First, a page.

Public Sector Banks To Pay ₹8,000 Cr Dividend To Centre

As loan growth quickened and asset quality improved, state-run banks paid hefty dividends to their shareholders, several of them after a nearly six-year hiatus.

The government is set to benefit the most from the banks’ large payouts, with around ₹8,000 crore projected. State-run banks performed well in the year ending March, with the exception of the Central Bank of India, which is still subject to the Reserve Bank of India’s (RBI) restricted quick corrective action framework (PCA) for weak banks.

The payouts by state-owned banks provide some respite to the government, which is struggling to raise funds amid increased expenditure on subsidies and tax cuts to keep inflation in check. The RBI also approved a lower-than-expected payout to the government for the fiscal year ending March 2022, upsetting the administration’s budget calculations.

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The government will receive the greatest payout from the country’s largest lender, State Bank of India, which will pay a dividend of Rs 3,600 crore. Union Bank will pay ₹1,084 crore, Canara Bank will pay ₹742 crore, while Indian Bank and Bank of India would each pay over ₹600 crore.

Despite earning a full-year profit, certain banks, such as Indian Overseas Bank (IOB) and IDBI Bank, did not declare a dividend this time. Uco Bank, on the other hand, has applied for regulatory authority to declare dividends after exiting the PCA framework, while Central Bank is unable to do so due to RBI constraints. The board of the Bank of Maharashtra will deliberate on a dividend payout on Wednesday.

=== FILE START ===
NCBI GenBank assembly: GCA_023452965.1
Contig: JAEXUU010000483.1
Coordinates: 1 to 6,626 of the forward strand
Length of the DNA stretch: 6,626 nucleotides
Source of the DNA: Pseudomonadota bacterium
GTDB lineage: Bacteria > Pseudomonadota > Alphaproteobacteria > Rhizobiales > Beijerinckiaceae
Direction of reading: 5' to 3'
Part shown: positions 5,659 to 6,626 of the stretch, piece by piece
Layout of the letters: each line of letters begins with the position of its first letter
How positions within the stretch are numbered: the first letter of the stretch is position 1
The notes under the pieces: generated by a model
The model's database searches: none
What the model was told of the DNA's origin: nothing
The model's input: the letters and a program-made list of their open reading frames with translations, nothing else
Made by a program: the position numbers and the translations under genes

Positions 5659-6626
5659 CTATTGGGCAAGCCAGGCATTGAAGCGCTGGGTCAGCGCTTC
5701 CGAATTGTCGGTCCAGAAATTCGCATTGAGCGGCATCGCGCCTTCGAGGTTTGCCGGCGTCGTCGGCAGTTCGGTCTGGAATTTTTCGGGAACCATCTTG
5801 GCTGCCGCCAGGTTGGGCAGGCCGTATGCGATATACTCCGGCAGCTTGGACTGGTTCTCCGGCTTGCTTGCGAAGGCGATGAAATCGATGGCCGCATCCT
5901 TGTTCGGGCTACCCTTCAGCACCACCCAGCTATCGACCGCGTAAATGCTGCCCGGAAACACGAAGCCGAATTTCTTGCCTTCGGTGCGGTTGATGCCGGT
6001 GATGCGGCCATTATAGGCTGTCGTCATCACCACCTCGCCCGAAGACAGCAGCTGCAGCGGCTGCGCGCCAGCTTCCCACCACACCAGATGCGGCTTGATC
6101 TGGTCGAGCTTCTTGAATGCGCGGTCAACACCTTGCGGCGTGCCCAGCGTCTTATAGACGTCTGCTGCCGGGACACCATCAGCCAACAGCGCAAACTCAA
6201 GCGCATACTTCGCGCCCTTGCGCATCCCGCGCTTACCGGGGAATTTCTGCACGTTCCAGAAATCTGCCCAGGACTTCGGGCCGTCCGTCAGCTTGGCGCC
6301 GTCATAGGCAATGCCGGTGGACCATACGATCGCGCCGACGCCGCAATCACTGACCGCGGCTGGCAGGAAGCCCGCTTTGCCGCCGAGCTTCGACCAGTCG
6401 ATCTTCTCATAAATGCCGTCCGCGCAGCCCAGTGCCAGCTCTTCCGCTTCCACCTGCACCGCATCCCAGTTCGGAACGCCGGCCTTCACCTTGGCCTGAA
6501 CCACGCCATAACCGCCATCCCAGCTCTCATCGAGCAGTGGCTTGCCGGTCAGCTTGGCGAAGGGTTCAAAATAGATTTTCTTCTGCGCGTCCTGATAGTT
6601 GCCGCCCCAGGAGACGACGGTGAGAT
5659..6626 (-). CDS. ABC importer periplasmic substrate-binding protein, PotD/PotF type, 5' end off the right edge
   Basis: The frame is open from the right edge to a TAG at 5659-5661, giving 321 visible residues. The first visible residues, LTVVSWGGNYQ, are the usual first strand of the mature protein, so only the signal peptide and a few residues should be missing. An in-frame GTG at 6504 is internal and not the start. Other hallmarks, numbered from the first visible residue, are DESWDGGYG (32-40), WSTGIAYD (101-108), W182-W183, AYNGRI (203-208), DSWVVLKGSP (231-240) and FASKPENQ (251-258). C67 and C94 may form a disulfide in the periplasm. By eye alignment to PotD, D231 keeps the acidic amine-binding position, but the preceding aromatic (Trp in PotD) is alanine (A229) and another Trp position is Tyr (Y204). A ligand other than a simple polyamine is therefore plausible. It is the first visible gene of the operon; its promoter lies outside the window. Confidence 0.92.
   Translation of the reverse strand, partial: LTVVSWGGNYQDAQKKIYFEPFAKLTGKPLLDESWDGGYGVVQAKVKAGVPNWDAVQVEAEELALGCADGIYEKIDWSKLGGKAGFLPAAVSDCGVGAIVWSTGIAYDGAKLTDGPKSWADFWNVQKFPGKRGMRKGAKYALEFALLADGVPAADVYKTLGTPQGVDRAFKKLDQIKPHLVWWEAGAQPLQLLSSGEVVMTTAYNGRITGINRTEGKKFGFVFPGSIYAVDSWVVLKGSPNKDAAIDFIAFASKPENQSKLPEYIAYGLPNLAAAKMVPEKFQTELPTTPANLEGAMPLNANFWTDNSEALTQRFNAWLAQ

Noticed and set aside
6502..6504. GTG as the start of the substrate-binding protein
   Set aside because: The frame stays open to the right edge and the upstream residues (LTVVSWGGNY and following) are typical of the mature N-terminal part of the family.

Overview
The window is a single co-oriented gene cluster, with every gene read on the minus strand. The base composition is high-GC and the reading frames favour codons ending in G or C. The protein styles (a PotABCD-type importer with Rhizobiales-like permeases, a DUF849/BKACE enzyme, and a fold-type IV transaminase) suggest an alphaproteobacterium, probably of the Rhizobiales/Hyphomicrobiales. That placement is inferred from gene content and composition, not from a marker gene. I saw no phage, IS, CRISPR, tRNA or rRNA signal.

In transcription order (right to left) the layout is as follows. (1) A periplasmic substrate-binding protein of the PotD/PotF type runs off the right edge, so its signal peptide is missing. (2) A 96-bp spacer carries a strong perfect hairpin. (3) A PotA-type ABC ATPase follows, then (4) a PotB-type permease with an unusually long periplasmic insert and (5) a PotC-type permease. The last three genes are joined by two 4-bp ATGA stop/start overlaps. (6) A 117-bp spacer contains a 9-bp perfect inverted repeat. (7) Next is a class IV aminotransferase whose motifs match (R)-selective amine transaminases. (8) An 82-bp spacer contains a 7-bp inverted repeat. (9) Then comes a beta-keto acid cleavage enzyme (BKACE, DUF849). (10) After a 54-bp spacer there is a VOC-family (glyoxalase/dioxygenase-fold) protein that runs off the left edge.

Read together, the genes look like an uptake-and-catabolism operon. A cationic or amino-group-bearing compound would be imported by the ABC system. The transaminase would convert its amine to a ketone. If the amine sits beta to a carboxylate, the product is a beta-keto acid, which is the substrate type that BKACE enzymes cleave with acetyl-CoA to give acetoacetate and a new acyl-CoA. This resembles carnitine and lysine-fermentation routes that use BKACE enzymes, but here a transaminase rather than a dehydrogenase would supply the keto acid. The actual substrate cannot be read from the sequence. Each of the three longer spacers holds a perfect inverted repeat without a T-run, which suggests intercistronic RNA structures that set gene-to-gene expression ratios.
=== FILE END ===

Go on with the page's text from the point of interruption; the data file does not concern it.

“According to the Banking Regulation Act, no banking business may pay a dividend on its stock until all capitalised expenses, including carry-forward losses, have been fully wiped down.” Despite the fact that IOB’s profit doubled (to ₹1,710 crore from ₹831 crore the previous year), we were unable to pay a dividend because the bank had annual losses from 2015 to 2020, when it was under PCA. We started creating reserves last year,” said Partha Pratim Sengupta, managing director and chief executive officer of Indian Overseas Bank.

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Following the RBI’s asset quality review effort to check whether banks categorised loan repayments correctly and made enough provisions, state-owned banks stopped paying dividends in FY16 due to their weak financial status. State Bank of India declared nominal dividends in FY16, FY17, and FY21, while Indian Bank declared nominal dividends in FY18 and FY21.

Because of the pandemic’s unpredictability, the RBI prohibited banks from paying dividends in FY20 and instead advised them to save money. Stress tests conducted by the central bank revealed that banks’ asset quality and capital buffers may be jeopardised once more if regulatory forbearances granted during the pandemic expire. The regulator eased the restriction in FY21, allowing banks to pay 50% of the amount calculated by the dividend payment ratio.

“In FY22, public sector banks (PSBs) were profitable for the first time in six years. Almost all public banks have paid dividends for the first time in a long time, thanks to better profitability and capital position,” said Anil Gupta, vice-president, ICRA.

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“The financial performance of banks in FY21 was distinguished by a perceptible gain in profitability as their income remained stable, but expenditure dropped,” according to the RBI’s report on trends and advances in banking, released in December. This was in stark contrast to the previous five years, when PSBs suffered losses and private bank earnings fell.”

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